Nicky Morgan MP: No trans person should live in fear of being outed by an official document
2018 might be the year that the Companies House processes are reviewed to stop someone’s previous gender being outed because of a form they’ve completed in the past says Nicky Morgan MP.
Living in fear because of who you are is unacceptable in the modern United Kingdom. And yet in England and Wales in 2016/17, there were 1,248 transgender hate crimes, up from 858 in 2015/16. This is an increase of over 68%.
In 2017 we marked the 50th anniversary of the partial de-criminalisation of homosexuality. As Lewis Hamilton’s recent remarks show we’ve a long way to go for people to feel free to express themselves as they want and not as others expect.. I hope that 2018 might be the year that the UK leads the way in talking about and advancing trans rights with some empathy and understanding. We led the way with the 2004 Gender Recognition Act and the world’s first Transgender Action Plan in 2011.
In July 2017 the Minister for Women & Equalities, Justine Greening, announced a review of the Gender Recognition Act by setting out proposals to streamline and de-medicalise the process for changing gender a part of a broad consultation of the legal system that underpins gender transition.
Currently individuals need a diagnosis of gender dysphoria and have to provide evidence that they have been in transition for at least two years before they can apply to legally change their gender.
But asking someone to prove a medical condition is very hard and very stressful. I’ve heard enough stories about GPs not understanding why someone needs a referral to a gender identity clinic or the poor mental health caused by having to wait many months for appointments to know that we can do better than this by our fellow citizens. Hopefully we will hear more about the review and its conclusions in 2018.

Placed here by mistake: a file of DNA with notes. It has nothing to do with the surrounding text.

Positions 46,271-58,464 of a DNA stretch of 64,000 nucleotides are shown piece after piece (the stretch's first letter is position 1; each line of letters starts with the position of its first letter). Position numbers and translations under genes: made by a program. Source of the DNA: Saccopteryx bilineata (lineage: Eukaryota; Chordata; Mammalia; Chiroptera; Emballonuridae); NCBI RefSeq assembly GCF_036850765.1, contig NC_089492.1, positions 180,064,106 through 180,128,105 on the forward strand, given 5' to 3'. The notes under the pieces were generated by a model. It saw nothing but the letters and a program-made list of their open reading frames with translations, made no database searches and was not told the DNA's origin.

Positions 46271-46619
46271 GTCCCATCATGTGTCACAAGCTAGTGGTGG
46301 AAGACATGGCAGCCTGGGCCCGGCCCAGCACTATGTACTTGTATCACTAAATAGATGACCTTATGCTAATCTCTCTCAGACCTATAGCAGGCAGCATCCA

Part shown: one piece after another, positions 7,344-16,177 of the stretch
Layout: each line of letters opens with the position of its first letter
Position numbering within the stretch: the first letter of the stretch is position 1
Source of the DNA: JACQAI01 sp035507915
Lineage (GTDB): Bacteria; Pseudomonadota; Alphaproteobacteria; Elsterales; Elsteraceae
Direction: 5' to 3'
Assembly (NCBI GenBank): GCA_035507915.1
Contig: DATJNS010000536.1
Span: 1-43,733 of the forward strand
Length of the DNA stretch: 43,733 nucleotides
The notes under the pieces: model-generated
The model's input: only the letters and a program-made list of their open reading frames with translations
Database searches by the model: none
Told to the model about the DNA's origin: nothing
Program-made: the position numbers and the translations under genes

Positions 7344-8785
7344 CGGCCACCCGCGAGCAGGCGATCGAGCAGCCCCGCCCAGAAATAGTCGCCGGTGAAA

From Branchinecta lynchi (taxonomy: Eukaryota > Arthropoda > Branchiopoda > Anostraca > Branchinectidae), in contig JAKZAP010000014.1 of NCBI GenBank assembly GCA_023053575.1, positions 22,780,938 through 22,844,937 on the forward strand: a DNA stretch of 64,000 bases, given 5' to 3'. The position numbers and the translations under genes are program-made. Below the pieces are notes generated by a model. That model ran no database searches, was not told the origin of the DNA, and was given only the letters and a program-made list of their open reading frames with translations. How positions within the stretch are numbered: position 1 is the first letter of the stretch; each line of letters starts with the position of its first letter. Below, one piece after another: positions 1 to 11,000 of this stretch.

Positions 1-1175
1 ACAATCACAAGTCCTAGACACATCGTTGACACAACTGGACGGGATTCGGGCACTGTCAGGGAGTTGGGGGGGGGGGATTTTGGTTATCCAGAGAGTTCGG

In Parliament I’m hoping that, after a sympathetic response from the business Minister, Margot James, 2018 might be the year that the Companies House processes are reviewed to stop someone’s history in their previous gender being outed because of a form they’ve completed in the past. Returning to where this article started no one should have to live in fear of violence because of official documents that they have filed in compliance with a particular Act of Parliament.
So, my Bill on this topic, proposed that this loophole could be closed by amending the 2004 Act in a way that would allow transgender persons to apply to Companies House to withhold from public inspection information about a director’s former name and for that information to be treated as protected information under section 22 of the 2004 Act.
The case for this small legislative change is compelling as such a disclosure can have a profound effect on transgender people, particularly as transition and history are very personal and should be something that a person chooses to share, rather than is forced to do so by someone else.
Finally, 2017 seems to be the year that violence, intimidation and threats are no longer confined to the fringes of our politics and politics at the end of 2017 is the poorer for it. Unfortunately this is not new for trans people who live with abuse and worse on a daily basis.
Just because we disagree or don’t understand or have the experience of dealing with an issue does not mean that we cannot discuss it courteously and rationally. So, my final hope for 2018 is that in making progress on trans equality we can do it without any more anti-trans rhetoric and people jumping to instant judgment.
Nicky Morgan is the Conservative Member of Parliament for Loughborough, and is a former Minister for Women and Equalities.
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